Skip to main content


Artist's rendering of CCAT telescope

This artist's rendering shows the giant CCAT (note car in foreground), to be built at 18,400 feet above sea level on the Cerro Chajnantor mountain in Chile's Atacama desert. With an extremely wide field of view, CCAT will give astronomers a new window into the epoch of star and galaxy formation to answer some of the most fundamental questions of cosmology. It will also enable large-scale surveys of the sky and complement the nearby international Atacama Large Millimeter Array (ALMA), now nearing completion. Image courtesy of DSL and E. Donoso.

Alum helping build 'biggest, baddest thing on Earth'

Fred Young attends Cornell astronomy symposium

Fred Young '64, M.Eng. '66, MBA '66, attends the Friends of Astronomy "Frontiers of Astronomy" symposium Nov. 9 in Cornell's Space Sciences Building. Photo: Cornell University Photography.

High on a Chilean mountaintop earlier this year Fred Young '64, M.Eng. '66, MBA '66, stood marveling at the site of the technological wonder he is helping bring into existence. The design for CCAT (Cerro Chajnantor Atacama Telescope), the world's largest submillimeter (far infrared) wavelength telescope, with its primary mirror diameter of 25 meters (82 feet), "just blows me away," says Young.

"This will be, by an order of magnitude, the most powerful telescope in the world in our wavelength. The science that is going to be done will be really spectacular. [It will be] the biggest, baddest thing on Earth in its range." (Watch a video about CCAT narrated by Young.)

At 18,400 feet, supplemental oxygen is a must for humans to work on CCAT. Young recalls his first visit to a nearby potential site for the telescope when he hadn't acclimated to the altitude and neglected to use oxygen. He called his wife on a satellite phone and started to cry while telling her how beautiful the Andes were and that he could see Argentina from the mountaintop. "I was quite silly with hypoxia [oxygen deprivation]," he says with a laugh.

Young's passion for astronomy runs deep. "Cosmology is the ultimate context for any intellectual endeavor," he explains. "It includes the story of the origins of life, of comets seeding the planet with organic molecules. How did the universe form -- that's what fascinates me."

CCAT project director Riccardo Giovanelli says Young has been instrumental in keeping the project moving forward: "His enthusiasm for CCAT and his generous support have made all the difference."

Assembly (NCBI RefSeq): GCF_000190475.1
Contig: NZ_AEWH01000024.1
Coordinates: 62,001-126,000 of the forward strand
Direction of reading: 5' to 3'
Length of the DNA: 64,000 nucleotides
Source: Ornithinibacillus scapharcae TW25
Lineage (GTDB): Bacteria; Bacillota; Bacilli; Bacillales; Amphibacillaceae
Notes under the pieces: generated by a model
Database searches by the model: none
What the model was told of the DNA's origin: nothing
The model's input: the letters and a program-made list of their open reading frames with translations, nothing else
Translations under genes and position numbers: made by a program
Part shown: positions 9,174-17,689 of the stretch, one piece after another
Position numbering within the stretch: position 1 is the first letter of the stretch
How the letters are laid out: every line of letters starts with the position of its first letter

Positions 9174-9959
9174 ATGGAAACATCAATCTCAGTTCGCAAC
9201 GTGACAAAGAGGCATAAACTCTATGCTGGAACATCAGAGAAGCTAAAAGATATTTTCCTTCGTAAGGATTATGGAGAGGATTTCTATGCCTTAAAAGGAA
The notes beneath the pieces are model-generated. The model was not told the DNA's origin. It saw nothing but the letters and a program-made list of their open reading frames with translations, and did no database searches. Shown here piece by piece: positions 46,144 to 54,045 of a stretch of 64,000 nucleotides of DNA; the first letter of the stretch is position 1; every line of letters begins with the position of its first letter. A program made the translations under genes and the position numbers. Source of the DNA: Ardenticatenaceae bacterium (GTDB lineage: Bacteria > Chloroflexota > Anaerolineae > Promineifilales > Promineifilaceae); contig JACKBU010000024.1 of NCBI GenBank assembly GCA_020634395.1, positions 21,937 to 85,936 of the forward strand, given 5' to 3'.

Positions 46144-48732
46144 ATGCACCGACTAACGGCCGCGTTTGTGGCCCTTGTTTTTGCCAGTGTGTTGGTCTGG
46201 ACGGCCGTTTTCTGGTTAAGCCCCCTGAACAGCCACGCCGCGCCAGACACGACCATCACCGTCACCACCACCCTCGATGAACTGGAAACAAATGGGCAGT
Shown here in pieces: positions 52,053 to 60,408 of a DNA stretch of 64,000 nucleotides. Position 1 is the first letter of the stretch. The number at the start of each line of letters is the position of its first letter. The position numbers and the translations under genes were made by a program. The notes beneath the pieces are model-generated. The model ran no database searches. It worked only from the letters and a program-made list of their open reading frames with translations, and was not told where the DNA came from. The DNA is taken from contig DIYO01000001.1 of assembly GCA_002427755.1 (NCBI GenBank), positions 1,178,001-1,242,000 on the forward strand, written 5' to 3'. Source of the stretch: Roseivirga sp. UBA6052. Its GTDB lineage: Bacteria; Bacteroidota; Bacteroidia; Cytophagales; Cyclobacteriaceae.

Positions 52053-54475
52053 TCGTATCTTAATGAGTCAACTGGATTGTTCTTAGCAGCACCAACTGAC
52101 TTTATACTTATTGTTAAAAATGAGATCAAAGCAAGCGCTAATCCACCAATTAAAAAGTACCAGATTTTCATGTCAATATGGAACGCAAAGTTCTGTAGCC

CCAT is not the first astronomy project Young has been intimately involved with. He served on the science team for the Stardust NeXt mission and was at the Jet Propulsion Laboratory (JPL) during the spacecraft's 2011 fly-by of comet Tempel 1. "It was really fascinating to get inside a mission and to see the thrill of the encounter," Young says.

He was also part of the excited crowd at JPL when the Mars Exploration Rover Opportunity landed in 2004. "The people in the room just erupted," he recalls. "It was a very emotional time."

Young retired as CEO and former owner of Young Radiator Co., an automotive component supplier. On one of his trips with astronomy Professor Emeritus Joseph Veverka, he discovered a serendipitous connection between his professional past and his astronomy interests: the Caterpillar diesel generator sets used by NASA's Deep Space Network (radio antennae for communicating with unmanned spacecraft) use radiators made by his company. "It was just a coincidence, but rather pleasing," says Young.

Retirement has enabled Young to pursue his many interests. Great ape conservation is another of his passions; his phone's ringtone is a vocalization of a bonobo (a close relative of the chimpanzee). When Young discovered that the Lab of Ornithology's Macaulay Library had numerous chimpanzee vocalizations but not a single bonobo, he was determined to provide one, and did -- though not without significant effort.

He's also a committed supporter of think tanks and activist groups of what he calls "the classical liberal (a.k.a. libertarian) persuasion." He serves as a director of the Cato Institute and of the Reason Foundation and is a member of the international Mont Pelerin Society.

Young's wife, Sandra, is a popular romance novelist, with more than 30 books published under the pen name Brittany Young. The couple have two grown children and reside in Racine, Wis.

Linda B. Glaser is a staff writer for the College of Arts and Sciences.


Bonobo vocalization in Macaulay Library

CCAT project

CCAT video narrated by Fred Young

Back to top